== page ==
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Decoding India’s population conundrum

GS Paper 1

Syllabus: Population and Associated Issues


Source: TH

 Direction:  This is from ‘The Hindu Podcast’, it discusses the advantages and disadvantages of India becoming the world’s most populous nation in 2023.


Context: 2023 is set to be a landmark year for India’s population trajectory, as the country is predicted to overtake China to become the world’s most populous nation.



  • According to the UN World Population Prospects 2022, India is projected to overtake China as the world’s most populous country in
  • India’s population stands at 412 billion in 2022 and is projected to have a population of 1.668 billion in 2050.
  • India is expected to reach 1,428.6 million in 2023. On the other hand, China’s population fell to 1,411.8 million in 2022 (from 1,412.6 million in 2021).


Implications for India:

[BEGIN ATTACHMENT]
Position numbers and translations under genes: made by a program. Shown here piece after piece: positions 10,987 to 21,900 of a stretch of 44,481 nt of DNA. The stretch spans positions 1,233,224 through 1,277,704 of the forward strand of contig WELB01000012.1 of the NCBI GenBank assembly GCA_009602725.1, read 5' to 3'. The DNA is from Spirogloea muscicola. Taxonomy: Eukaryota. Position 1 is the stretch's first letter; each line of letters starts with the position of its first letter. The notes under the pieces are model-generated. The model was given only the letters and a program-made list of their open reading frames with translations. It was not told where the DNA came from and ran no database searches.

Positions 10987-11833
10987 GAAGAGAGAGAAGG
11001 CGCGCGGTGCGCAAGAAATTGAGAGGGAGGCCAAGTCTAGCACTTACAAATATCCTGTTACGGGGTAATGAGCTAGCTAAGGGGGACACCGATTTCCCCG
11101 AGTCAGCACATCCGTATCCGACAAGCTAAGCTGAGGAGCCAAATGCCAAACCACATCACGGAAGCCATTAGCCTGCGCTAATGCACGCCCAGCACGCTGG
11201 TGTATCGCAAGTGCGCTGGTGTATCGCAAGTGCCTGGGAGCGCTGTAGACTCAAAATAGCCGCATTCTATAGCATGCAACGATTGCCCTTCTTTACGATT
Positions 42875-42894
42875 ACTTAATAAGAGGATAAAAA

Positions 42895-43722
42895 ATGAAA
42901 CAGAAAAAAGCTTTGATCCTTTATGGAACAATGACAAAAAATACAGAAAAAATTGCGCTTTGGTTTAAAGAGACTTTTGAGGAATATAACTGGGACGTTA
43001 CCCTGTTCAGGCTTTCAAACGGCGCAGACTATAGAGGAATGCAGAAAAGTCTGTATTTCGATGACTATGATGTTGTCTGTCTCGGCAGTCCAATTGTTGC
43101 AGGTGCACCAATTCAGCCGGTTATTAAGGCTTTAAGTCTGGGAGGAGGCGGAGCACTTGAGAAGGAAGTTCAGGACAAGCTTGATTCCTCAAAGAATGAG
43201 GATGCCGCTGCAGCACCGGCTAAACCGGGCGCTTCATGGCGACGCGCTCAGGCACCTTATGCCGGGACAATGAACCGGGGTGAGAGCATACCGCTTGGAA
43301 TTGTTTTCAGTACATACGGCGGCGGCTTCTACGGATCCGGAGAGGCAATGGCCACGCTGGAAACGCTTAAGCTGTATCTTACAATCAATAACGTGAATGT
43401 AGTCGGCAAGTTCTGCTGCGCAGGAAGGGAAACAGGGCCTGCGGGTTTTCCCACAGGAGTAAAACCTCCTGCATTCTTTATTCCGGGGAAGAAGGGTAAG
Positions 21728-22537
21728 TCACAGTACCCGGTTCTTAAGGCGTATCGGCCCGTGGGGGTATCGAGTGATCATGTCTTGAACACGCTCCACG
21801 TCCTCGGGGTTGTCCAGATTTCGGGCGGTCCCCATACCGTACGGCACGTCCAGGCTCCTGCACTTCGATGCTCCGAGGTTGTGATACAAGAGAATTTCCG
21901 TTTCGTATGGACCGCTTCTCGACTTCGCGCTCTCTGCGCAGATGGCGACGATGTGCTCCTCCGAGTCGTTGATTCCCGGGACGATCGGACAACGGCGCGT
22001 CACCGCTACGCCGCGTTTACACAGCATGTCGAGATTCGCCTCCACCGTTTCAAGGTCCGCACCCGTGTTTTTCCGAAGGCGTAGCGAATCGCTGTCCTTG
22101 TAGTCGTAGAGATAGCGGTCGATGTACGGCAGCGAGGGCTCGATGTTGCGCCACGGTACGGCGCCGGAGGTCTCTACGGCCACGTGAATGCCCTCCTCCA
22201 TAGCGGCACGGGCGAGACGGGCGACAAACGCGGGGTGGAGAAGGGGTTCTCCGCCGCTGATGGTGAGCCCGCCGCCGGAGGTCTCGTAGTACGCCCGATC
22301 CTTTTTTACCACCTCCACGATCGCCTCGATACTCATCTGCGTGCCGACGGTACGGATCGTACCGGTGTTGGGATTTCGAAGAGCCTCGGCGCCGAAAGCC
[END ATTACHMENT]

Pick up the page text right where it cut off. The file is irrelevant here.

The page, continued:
Positive Negative
●        India will continue to have one of the world’s youngest populations until 2030.

●        Currently, in a demographic window of opportunity – a “youth bulge,” that will last until 2025 (median age in India – 28.7 years, 38.4 – in China, 48.6 – in Japan).

●        Thus, prospects to reap the demographic dividend – share of the working-age population will peak at 57% towards the mid-2030s.

●        More working-age population → more tax revenues → savings potential will increase → high growth rate.

●        A relatively lower number of those needing care such as the elderly and young children.

●        Lack of policies for education, skilling and health in place.

●        Vast underemployment among educated youths.

●        In the absence of meaningful opportunities for the youth, the demographic dividend → demographic nightmare.

●        Uneven population growth. For example, some Southern states have populations that age faster than some northern States.


Way ahead:

  • India must shift its lens from ‘population control’ topopulation development’.
  • For this, India must frame policies and strategies to effectively unleash the full potential of its young people.


Conclusion: India is not fully utilizing its demographic dividend, which refers to the economic advantage of having a large working-age population. To fully reap the benefits, India must create high-quality jobs and equip its young, skilled workforce to fill them.


Insta Links:

China’s population drops for the first time in 60 years: How this happened, road ahead

The Population Paradox